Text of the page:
SOUTHERN & CENTRAL ARGENTINA BIRDING TOUR: DETAILED ITINERARY
Southern & Central Argentina: Day 1 Our tour begins this morning at Córdoba airport in Argentina’s third-largest city. From the airport, we will head for the small village of Icho Cruz for an overnight stay. This afternoon we will have our first visit to the Pampa de Achala for some very special birds.
Southern & Central Argentina: Day 2 Not far away from Icho Cruz is the Pampa de Achala in the Sierra de los Comechingones, a mountain range which is much older than the Andes. These rugged sierras stretch across the horizon, one rocky ridge after another. Here rushing streams tumble through Polylepis-filled gullies down to the pampa grasslands below. These hills are not only very imposing but offer marvellous views of the vast plains stretching away into the distance. The main attractions here are three ovenbirds with amongst the most restricted distributions of all South American birds, centred on these isolated mountains in central Argentina. We shall make a concerted effort to locate all three. Olrog’s Cinclodes is frequently to be found hugging the banks of the rushing streams in dipper-like fashion, while Córdoba Cinclodes can be found leaping about on the rocky outcrops with fluttering wings. Grassy slopes are the haunt of the Córdoba Canastero (sometimes split from Puna Canastero).
In addition to these exciting endemics, we should also see Brushland Tinamou, Black Vulture, Rufous-banded Miner, White-winged Cinclodes, Chaco Earthcreeper, Sooty-fronted and Stripe-crowned Spinetails, Lark-like Brushrunner, the noisy Brown Cacholote (often on its huge stick nest), Chiguanco Thrush, Tawny-headed Swallow, Stripe-capped Sparrow and Plumbeous Sierra Finch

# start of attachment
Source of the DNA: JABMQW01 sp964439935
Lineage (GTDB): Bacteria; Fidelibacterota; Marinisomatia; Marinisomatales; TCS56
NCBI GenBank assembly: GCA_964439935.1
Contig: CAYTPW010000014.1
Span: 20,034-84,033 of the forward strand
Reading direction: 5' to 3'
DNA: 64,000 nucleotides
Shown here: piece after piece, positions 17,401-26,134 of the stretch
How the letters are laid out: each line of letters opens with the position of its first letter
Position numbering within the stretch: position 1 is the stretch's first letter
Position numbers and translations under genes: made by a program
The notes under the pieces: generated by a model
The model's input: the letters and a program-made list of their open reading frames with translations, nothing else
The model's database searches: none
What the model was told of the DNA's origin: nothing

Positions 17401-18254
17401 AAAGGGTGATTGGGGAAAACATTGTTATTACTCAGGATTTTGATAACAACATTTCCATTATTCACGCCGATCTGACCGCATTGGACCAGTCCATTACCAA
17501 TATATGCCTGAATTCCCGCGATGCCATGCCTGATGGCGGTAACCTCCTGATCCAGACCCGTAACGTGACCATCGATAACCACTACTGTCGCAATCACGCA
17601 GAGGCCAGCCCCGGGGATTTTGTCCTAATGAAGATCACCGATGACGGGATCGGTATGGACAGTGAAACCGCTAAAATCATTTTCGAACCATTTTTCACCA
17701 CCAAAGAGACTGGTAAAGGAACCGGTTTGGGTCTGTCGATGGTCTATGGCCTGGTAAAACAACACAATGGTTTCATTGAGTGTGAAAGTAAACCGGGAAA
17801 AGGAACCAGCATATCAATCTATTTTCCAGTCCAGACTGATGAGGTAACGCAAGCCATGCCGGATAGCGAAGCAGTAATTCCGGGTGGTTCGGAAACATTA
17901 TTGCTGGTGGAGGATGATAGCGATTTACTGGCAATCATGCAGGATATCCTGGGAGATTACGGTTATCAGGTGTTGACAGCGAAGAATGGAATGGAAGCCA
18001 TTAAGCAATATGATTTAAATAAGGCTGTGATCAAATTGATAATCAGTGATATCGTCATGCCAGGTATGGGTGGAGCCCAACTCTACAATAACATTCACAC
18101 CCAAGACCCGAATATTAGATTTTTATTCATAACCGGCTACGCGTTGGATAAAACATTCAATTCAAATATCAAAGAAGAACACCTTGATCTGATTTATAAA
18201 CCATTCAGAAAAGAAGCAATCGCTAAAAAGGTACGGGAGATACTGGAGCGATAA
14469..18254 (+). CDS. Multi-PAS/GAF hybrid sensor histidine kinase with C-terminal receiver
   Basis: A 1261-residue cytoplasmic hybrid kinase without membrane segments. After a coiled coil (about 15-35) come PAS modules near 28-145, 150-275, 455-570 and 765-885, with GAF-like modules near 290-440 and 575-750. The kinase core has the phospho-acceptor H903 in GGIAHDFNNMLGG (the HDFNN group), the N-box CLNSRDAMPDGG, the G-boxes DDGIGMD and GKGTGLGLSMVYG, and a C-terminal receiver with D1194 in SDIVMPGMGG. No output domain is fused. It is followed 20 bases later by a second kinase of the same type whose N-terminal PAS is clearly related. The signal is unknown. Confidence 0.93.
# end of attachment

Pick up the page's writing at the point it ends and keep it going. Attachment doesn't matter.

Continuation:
The beautiful Olive-crowned Crescentchest (now placed in its own family rather than with the tapaculos), is not uncommon in these parts and its trilling song should give away its presence. With a bit of luck, we should also see one or two of the scarcer denizens of the area, which include White-collared Swift, the eye-catching Red-tailed Comet, Rufous-naped Ground Tyrant, White-bellied Tyrannulet and Ash-breasted Sierra Finch.
After spending much of the day at the Pampa de Achala and in more wooded habitats at lower altitudes in the surrounding region, we will transfer to the mountain village of Capilla del Monte for a two nights stay.
Southern & Central Argentina: Day 3 Today we shall head north to Salinas Grandes, a large area of inland salt marsh. This is the type locality for the comparatively recently-described Salinas Monjita and we have a good chance of finding this rare endemic flycatcher at a site where it is fairly regular.
Other birds we are likely to see today in the dry country north of Córdoba include the rare Spot-winged Falconet, Blue-tufted Starthroat, the very impressive Scimitar-billed Woodcreeper, Narrow-billed Woodcreeper, Crested Hornero, Crowned Slaty Flycatcher, Red Pileated (or Red-crested) Finch, Many-coloured Chaco Finch, Black-crested Finch and Black-capped Warbling Finch.
During our visit to the Capilla del Monte region, we will also visit an area of woodland where we have a fair chance of finding the rare Black-bodied Woodpecker.
Southern & Central Argentina: Day 4 After some final birding around Capilla del Monte we will return to Córdoba and take a flight to Buenos Aires for an overnight stay.